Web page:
My previous article ended with a fight about to ensue after a claim was put in for professional indemnity insurance. We finished off with your claim being in the hands of Specialist Lawyers and the fact you are in a white collar street fight. These Lawyers are specialists in their area of the law and slowing things down. They are the wolf and you are little red riding hood. I’ll forgive you if you think I’ve plagiarised the little red riding hood and the wolf fable. I promise I’m not doing that and will take on any lawyer wielding a copyright document from the 10th century when the fable was first released.
Ok got that paranoid defensive argument documented, lets move on. So we left off in PI-1 with you putting in a claim for PI Insurance. The shiny salesperson who sold you the insurance has flicked your claim to a set of specialist lawyers. The Wolf has entered the story.
So lets work through a good example, read it and weep.
The Lawyer, lets call him Theo, gets in contact with the claimant (you) and asks the facts of what has happened. He’ll remind you that this insurance is in place to protect against the clients suing so DO NOT ADMIT any mistake to the client. Theo is reminding you that the client is now the enemy and if the client doesn’t point the finger then there is no claim. So lets have a think about who that client may be. Now many small business people who’ve built a professional services practice have built it via their personal networks or local community. If the business grows it means that your client base will start to fill with your initial clients’ friends, families etc. Based on this the client is going to be very closely connected to you and more than likely ensconced in your private life. So lets call the client that Theo is saying to ADMIT NOTHING to Jack.
Theo and Jack are present we just need to bring this fable fully to life with the Insured Bunny. Lets call the Insured Bunny (claimant) Don and lets say he is a running a white collar small business. Don put in the claim to the Insurance Company because he discovered he’d made an honest mistake that will likely cost Jack $100,000. Theo reminds Don that he should not admit a thing to the client. In street language Theo is saying “so do you feel lucky…….punk?” Then Theo straight out asks the question to Don. “You haven’t admitted any mistakes have you Don?” Now Don is an ethical small business person and so he’s left in a quandary.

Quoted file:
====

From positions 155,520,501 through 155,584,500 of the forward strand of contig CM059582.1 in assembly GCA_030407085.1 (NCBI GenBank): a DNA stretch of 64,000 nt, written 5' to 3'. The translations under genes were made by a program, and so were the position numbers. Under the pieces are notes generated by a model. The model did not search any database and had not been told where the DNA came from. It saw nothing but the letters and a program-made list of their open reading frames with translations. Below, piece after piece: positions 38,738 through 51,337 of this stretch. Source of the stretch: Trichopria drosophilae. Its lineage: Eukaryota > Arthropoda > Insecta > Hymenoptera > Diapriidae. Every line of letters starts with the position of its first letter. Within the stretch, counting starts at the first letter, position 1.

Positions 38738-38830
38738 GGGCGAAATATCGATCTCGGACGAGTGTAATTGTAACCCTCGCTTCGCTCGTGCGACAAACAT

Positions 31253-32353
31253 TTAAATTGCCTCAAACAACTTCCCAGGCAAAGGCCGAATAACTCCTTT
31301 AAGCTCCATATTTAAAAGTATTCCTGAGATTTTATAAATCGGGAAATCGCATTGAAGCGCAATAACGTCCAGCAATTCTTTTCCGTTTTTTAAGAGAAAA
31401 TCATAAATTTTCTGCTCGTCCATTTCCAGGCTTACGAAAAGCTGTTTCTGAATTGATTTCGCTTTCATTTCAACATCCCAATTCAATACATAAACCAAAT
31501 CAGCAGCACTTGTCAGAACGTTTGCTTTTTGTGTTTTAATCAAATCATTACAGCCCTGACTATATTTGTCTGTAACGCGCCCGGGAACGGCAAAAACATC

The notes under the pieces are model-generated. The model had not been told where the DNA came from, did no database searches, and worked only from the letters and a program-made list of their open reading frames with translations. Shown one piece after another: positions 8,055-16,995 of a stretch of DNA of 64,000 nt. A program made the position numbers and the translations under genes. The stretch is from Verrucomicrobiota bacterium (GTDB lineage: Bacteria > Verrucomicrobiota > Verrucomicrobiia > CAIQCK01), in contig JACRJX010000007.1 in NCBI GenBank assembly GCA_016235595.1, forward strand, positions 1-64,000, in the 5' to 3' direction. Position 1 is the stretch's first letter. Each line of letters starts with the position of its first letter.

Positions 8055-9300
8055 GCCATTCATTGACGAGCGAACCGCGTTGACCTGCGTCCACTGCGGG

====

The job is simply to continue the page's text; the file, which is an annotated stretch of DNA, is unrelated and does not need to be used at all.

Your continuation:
The multiple choice question is what’s the ethical thing for Don to do:
- Admit no mistake to Jack who has been a friend of Don’s for 20 years. Jack maybe unwittingly out of pocket $100,000. Don and Jack’s relationship suffers irreparable damage that is likely to spread to other clients and friends. The Insurance company doesn’t have to payout. The Lawyers get their fees or are they on commission for success?
- Suggest to Jack that he has made a mistake and ask Jack to sue him because it’s the decent and right thing to do. Don then tells Theo that he has admitted a mistake to the client. Theo tells you that there is no valid claim based on the fine print in the PI Insurance contract at clause 28, a)iii)c)iv.
- Neither A nor B, Don will choose his own street smart way of dealing with this that cannot be written here.
If you answered C you are street smart, you’re rat cunning and Don and Jack maybe looked after with the policy but Don still has a long way to go in the many rounds and long fight with Theo.
So Don’s survived the early rounds, he’s not getting much sleep and then Theo chimes in a few weeks later with a myriad bunch of questions which are designed to trick and cough up the wrong answer (the Right Answer for the Lawyer). If Don makes it through these Theo will then, go away, ask for more answers, slow the whole process down again and not return calls. Theo’s job now is to hold onto the payout, try and get the amount down and delay it as long as he can. You see Theo and his bosses make money by keeping yours in their pockets (read money markets) and want to try and frustrate you by completely dropping away the service. This will go on and on and then Don hopes to finally get his payout to settle Jack’s $100,000.
Don ends up weary, punchdrunk and has been Theo’s playtoy for a number of months. He’s been in a long, bruising, white collar street fight and that is real life professional indemnity insurance.
So with a ghastly story like this which is not uncommon, what should you do?
Here is my advice:
- Always take out professional indemnity Insurance if you are running a professional services business. Asset Protection must be a single minded goal and business insurance is a key piece. This fable should not deter you from putting insurance in place.
- Get some street smarts, start by watching Fight Club.
- If you need to put in a claim, heighten your senses, you are about to enter the ring. Don’t take a chill pill, take a steady stream of them because you’ll need the patience of Jobe.
- DO NOT have any growth assets in your name when running a business.
Pat Mannix, Partner, Paris Financial
P.S. This scribe does not encourage drug use he’s trying to emphasise the stress of an insurance claim. The names in this article are purely fictional. Any names synonymous with real life are in the imaginative minds of skilled lawyers.